What are the Pros and Cons?

With the half-payment Budget Method you will be able to:

  • Spread your expenses throughout each payday, even if you get remunerated twice a month or weekly (just divide them in quarters instead of halves).
  • Live without having to stretch every penny, waiting anxiously for your next check.
  • Never again have red numbers on your banking accounts.
  • Plan and pay your expenses without feeling daunted.
  • Cover any emergency or even treat yourself because you’ll have some spending money.
  • Never again rely on your credit card to cover your bills (unless there is an emergency, which is exactly why one gets a credit card in the first place). 
  • Know exactly how you are handling your paychecks, so you won’t be tempted into overspending.
  • Feel relieved from the burden of big payments (like mortgages).
  • Get out of debt faster and save.

The benefits outweigh the disadvantages, but we’ll list the cons anyways:

  • This budgeting method demands organization and discipline. So don’t touch the money you set aside!
  • You will need to get at least half a month ahead to begin. Taking the plunge and splitting everything into halves right away is not recommended.
  • This might not be the best system for you if you get paid once a month.

Where to Start?

First, you need to evaluate if this method works for you. If it does, it’s advised that you start during the pay period with the least amount of bills. Pick just one bill to begin with. You don’t want to overwhelm yourself.

You can slowly add more bills in the subsequent periods until you’re certain you’ve got the hang of it. It should take you only a few months to feel like you’ve gained control of your finances.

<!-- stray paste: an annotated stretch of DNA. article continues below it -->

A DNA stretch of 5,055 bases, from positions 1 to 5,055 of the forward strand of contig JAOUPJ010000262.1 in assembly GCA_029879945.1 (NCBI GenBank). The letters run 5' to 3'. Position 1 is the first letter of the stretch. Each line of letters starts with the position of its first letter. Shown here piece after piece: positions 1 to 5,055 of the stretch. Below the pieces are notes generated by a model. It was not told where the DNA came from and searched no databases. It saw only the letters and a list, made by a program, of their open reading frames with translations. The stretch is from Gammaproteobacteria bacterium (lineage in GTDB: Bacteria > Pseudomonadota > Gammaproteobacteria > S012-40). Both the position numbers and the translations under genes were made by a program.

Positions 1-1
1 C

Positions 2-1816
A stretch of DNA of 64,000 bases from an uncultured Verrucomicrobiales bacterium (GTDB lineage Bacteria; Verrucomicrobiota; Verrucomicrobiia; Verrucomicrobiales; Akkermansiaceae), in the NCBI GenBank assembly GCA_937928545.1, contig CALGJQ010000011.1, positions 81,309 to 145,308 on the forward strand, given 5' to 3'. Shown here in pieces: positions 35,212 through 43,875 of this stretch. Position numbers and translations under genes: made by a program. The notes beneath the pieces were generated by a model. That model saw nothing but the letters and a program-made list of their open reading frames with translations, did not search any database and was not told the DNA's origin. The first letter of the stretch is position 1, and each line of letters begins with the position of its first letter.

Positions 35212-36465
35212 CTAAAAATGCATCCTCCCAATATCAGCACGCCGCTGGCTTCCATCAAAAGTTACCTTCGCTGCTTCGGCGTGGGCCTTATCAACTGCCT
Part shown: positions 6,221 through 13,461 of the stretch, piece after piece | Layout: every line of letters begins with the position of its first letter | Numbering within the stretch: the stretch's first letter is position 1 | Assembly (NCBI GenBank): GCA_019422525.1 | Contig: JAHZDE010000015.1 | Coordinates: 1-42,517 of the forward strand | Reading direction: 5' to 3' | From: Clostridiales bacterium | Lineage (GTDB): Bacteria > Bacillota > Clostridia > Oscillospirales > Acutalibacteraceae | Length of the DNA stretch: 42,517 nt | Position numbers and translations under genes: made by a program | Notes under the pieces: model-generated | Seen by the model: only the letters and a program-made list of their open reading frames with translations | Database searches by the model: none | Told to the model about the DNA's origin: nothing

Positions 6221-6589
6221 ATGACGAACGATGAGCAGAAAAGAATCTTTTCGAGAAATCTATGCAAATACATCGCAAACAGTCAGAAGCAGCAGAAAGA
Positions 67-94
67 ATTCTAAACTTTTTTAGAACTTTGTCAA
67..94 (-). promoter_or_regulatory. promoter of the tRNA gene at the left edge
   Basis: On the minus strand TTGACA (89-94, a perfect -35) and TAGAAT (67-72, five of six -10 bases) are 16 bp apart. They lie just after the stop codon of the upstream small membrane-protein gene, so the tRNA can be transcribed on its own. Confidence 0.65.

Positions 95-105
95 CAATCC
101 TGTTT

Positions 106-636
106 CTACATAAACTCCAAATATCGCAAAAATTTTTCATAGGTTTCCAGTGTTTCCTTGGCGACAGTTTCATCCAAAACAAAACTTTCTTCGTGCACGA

accountant business woman using calculator and computer laptop

The best way to set aside the money is completely up to you. You can put it in specialized envelopes and save it until the due date comes, you can deposit it in a holding account, or you can make early payments. Just remember, it’s not spending money.

Check with your creditor to see if there are any penalties (like fees) before you make any prior or multiple payments. If there are none, these early deposits might protect you from the temptation of using that cash for something other than paying recurring bills.

You can also set bi-weekly payments for things like car payments or mortgages. Remember: Discipline is crucial to succeeding in this system.

Making two monthly payments on utilities could be an option as well, especially if you’re on a fixed-rate plan.

Now, take your recurring monthly bills and divide them in half. Pay the ones that are due on the first half of the month.

Set aside half of the amount for the ones due on the second half of the month. When they once again reach the date at which the payment is required, take the first and second halves and pay them off. That’s it!